Wichita State over the Buckeyes?
Syracuse beat Miami?
Darth Vader is Luke Skywalker’s father?
Having spent the early years of my life sucking in stale racetrack air, surrounded by a gang of oily, second-rate, minor league gamblers in a small West Virginia town, I should know better. I should know that betting on sports is a losing proposition. Throughout my teenaged years, I watched as men spent their family’s grocery money on “sure thing” five-to-one shots then watched those limping mules fade at the wire, destined for the dog food factory. The track rats placed the blame on the jockey, the horse, the trainer or the Gods above, but never on themselves. Minutes later, there they were, at that same window, throwing another twenty on another horse that could not lose.
We sports bettors are not gamblers, per se.
We’re not the type of people who will walk up to a roulette wheel and place our life savings on “red”. However, give us Georgetown against Florida Gulf Coast University in the opening round of the NCAA basketball tournament and we’ll check that bank balance.
We should know better.
The reason sports fans bet on sports teams is a simple one. We think we understand tendencies and patterns. The Steelers are a running team. The Bengals have no run defense. Put one hundred dollars down that someone in black and gold will go over one hundred yards.
It seems simple.
Tendencies and patterns are not simple, of course. Neither are they predictable. You may roll a pool ball down a perfectly level billiard table toward the corner pocket. Nine times out of ten you will be able to make that ball disappear into that pocket. Unfortunately, while you are concentrating on the pattern that ball makes across the felt, you forget that you ate a chilidog at lunch. A gas pain from that chili dog sends a momentary signal to your brain which makes your wrist pause for a millisecond too long, forcing the late release of the ball, sending it to the right of the pocket, where it bounces off the cushion and returns to you, mocking. You forgot about the chilidog. It wasn’t part of the pattern or tendency of your pool game.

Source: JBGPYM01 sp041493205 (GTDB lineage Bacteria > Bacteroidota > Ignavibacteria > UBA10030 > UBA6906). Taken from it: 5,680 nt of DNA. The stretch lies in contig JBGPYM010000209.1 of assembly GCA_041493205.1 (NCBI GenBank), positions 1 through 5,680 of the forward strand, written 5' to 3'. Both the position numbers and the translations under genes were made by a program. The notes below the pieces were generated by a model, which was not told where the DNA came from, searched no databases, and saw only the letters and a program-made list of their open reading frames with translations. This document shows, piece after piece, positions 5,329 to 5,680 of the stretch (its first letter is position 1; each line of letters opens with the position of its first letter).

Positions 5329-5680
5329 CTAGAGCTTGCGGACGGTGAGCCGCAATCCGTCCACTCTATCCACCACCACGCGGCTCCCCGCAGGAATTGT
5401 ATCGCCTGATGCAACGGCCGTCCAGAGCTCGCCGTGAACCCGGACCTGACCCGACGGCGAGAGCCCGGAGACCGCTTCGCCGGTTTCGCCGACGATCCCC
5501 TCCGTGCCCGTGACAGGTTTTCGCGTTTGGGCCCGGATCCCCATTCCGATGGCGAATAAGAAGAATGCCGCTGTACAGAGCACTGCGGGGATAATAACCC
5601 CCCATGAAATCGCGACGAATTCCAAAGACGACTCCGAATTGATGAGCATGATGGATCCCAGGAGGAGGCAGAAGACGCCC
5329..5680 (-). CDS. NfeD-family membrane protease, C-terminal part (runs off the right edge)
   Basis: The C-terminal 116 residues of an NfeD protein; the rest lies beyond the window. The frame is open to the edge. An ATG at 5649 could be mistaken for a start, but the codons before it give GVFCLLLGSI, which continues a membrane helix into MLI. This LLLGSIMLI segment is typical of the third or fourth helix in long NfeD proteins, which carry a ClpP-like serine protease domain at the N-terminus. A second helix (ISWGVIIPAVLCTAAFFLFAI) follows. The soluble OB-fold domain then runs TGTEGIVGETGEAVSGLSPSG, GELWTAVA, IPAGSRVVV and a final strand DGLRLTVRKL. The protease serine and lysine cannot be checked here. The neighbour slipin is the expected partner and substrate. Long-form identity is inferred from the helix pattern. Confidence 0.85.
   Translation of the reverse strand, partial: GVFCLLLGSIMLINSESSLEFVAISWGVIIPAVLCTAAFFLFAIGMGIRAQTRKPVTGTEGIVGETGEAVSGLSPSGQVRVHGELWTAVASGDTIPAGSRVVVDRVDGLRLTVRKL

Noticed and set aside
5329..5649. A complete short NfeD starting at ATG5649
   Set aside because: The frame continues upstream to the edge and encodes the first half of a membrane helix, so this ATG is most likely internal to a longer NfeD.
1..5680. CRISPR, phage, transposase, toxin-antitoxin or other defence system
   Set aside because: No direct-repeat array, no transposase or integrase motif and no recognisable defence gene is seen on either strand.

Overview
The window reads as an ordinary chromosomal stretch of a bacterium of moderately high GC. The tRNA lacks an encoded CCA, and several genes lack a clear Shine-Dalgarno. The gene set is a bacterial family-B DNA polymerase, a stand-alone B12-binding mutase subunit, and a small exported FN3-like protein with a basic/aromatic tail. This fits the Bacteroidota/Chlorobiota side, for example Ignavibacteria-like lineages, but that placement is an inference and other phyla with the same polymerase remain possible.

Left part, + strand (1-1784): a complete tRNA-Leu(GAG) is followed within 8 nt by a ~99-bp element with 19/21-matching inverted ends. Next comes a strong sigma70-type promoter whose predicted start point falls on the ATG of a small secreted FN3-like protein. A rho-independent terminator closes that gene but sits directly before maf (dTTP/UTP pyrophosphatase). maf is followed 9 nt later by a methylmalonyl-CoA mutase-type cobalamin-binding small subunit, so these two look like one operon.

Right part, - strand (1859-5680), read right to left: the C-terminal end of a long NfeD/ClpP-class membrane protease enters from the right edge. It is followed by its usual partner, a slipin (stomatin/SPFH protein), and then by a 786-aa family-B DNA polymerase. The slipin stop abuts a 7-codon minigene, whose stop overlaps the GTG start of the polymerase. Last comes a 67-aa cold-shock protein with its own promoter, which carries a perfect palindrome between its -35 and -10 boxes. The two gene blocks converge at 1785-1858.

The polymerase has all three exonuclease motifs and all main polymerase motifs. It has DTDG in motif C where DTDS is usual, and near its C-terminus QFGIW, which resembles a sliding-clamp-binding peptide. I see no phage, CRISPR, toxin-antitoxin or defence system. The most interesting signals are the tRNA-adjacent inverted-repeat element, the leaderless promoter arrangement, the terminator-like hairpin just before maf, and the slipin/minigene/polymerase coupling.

It’s amazing how often we think we can predict peoples’ behavior. Try this simple test: think of that most relevant person in your life, be they wife, husband, boyfriend, sister, pool boy or probation officer. Can you predict that person’s actions based on their past tendencies or patterns? You know the wife has a Tuesday night class. You know that she’ll be home at nine. Would seven o’clock be a good time to dress up like Aunt Jemima, complete with blackface and apron, and masturbate to a Shirley Temple record? Sure! That is, until the neighbor kid comes by at seven-twenty with those Girl Scout cookies.
We should know better.
We can’t possibly predict how a person will behave, so why would we ever believe we could predict the behavior of twenty-four of them running up and down a basketball court?
We don’t for a moment believe that we can actually predict the behavior of a racehorse, a boxer, or a team of sled dogs. We don’t think we can visualize the final score of the Super Bowl, the Final Four or the World Cup. We don’t.
We do, however, think we’re smarter than all the people in our office. Seriously. While we may not be very good at picking the winners in the NCAA tournament, we’re better at it than that dolt in Sales. That guy has been known to wear two different colored shoes to work. We may have no belief in our abilities as sports experts, but we have full belief that the cold witch in Human Relations could not tell the difference in a basketball and a golf ball if she had to pass each through her colon. Come on.
And that’s why we stand here today proudly still wearing our Aunt Jemima outfit (slightly soiled), ready to move into the Final Four of this basketball tournament. Sure, the team we picked to win it all is gone, as are three of our final four. Absolutely, our picks, chosen with such confidence just a week ago, have taken those seven days to mature and grow rancid.
Does that mean we’ll vow to never again bet on sports?
We may be stupid, but we’re not the stupidest one in the office.
Fourth from stupidest, to be exact.
And that’s good enough for us.
Now. Who do you like in the seventh race?